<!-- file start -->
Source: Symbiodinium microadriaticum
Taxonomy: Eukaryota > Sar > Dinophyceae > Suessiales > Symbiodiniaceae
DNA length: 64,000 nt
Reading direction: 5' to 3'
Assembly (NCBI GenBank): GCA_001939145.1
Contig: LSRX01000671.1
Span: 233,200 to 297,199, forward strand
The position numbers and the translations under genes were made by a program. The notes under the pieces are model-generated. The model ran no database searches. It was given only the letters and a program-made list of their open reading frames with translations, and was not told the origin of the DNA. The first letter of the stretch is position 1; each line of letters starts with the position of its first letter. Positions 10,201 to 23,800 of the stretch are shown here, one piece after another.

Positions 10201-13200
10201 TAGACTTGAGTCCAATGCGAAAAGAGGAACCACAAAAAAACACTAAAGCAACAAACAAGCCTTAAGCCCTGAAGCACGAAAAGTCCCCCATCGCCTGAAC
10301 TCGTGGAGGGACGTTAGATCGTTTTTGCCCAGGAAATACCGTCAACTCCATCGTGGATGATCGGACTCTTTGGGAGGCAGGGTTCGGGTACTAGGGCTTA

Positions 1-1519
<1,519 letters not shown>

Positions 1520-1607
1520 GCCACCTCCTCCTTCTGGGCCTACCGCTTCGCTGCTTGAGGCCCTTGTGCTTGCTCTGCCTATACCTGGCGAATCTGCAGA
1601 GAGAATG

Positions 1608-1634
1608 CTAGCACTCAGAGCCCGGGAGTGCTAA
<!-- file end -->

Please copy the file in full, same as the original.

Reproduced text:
Source: Symbiodinium microadriaticum
Taxonomy: Eukaryota > Sar > Dinophyceae > Suessiales > Symbiodiniaceae
DNA length: 64,000 nt
Reading direction: 5' to 3'
Assembly (NCBI GenBank): GCA_001939145.1
Contig: LSRX01000671.1
Span: 233,200 to 297,199, forward strand
The position numbers and the translations under genes were made by a program. The notes under the pieces are model-generated. The model ran no database searches. It was given only the letters and a program-made list of their open reading frames with translations, and was not told the origin of the DNA. The first letter of the stretch is position 1; each line of letters starts with the position of its first letter. Positions 10,201 to 23,800 of the stretch are shown here, one piece after another.

Positions 10201-13200
10201 TAGACTTGAGTCCAATGCGAAAAGAGGAACCACAAAAAAACACTAAAGCAACAAACAAGCCTTAAGCCCTGAAGCACGAAAAGTCCCCCATCGCCTGAAC
10301 TCGTGGAGGGACGTTAGATCGTTTTTGCCCAGGAAATACCGTCAACTCCATCGTGGATGATCGGACTCTTTGGGAGGCAGGGTTCGGGTACTAGGGCTTA

Positions 1-1519
<1,519 letters not shown>

Positions 1520-1607
1520 GCCACCTCCTCCTTCTGGGCCTACCGCTTCGCTGCTTGAGGCCCTTGTGCTTGCTCTGCCTATACCTGGCGAATCTGCAGA
1601 GAGAATG

Positions 1608-1634
1608 CTAGCACTCAGAGCCCGGGAGTGCTAA